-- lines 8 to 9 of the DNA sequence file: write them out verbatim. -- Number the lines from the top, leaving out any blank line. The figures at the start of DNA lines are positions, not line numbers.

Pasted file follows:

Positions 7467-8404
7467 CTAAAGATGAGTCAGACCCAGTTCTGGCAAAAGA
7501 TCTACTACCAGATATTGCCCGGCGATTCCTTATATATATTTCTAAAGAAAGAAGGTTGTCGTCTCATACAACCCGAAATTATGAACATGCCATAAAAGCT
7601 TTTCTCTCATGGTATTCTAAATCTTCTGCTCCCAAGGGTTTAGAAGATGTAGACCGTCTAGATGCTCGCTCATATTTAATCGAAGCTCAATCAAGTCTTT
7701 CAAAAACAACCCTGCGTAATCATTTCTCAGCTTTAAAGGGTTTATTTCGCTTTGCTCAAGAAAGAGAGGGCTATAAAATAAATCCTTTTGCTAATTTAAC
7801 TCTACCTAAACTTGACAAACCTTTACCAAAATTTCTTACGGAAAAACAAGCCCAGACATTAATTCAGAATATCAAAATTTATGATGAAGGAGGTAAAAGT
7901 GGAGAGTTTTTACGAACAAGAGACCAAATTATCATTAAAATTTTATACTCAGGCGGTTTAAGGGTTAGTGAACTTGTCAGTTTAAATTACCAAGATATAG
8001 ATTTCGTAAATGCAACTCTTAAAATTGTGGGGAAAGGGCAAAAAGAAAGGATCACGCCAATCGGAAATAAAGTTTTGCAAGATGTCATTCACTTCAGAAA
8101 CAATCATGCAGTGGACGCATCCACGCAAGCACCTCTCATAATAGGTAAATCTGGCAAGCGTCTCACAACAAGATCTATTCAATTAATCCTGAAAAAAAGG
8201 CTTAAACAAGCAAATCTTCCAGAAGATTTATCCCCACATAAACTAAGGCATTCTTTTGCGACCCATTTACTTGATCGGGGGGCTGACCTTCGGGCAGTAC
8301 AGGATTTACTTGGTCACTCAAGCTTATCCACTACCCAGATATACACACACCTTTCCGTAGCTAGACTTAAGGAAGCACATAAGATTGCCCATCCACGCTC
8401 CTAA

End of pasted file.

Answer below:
8001 ATTTCGTAAATGCAACTCTTAAAATTGTGGGGAAAGGGCAAAAAGAAAGGATCACGCCAATCGGAAATAAAGTTTTGCAAGATGTCATTCACTTCAGAAA
8101 CAATCATGCAGTGGACGCATCCACGCAAGCACCTCTCATAATAGGTAAATCTGGCAAGCGTCTCACAACAAGATCTATTCAATTAATCCTGAAAAAAAGG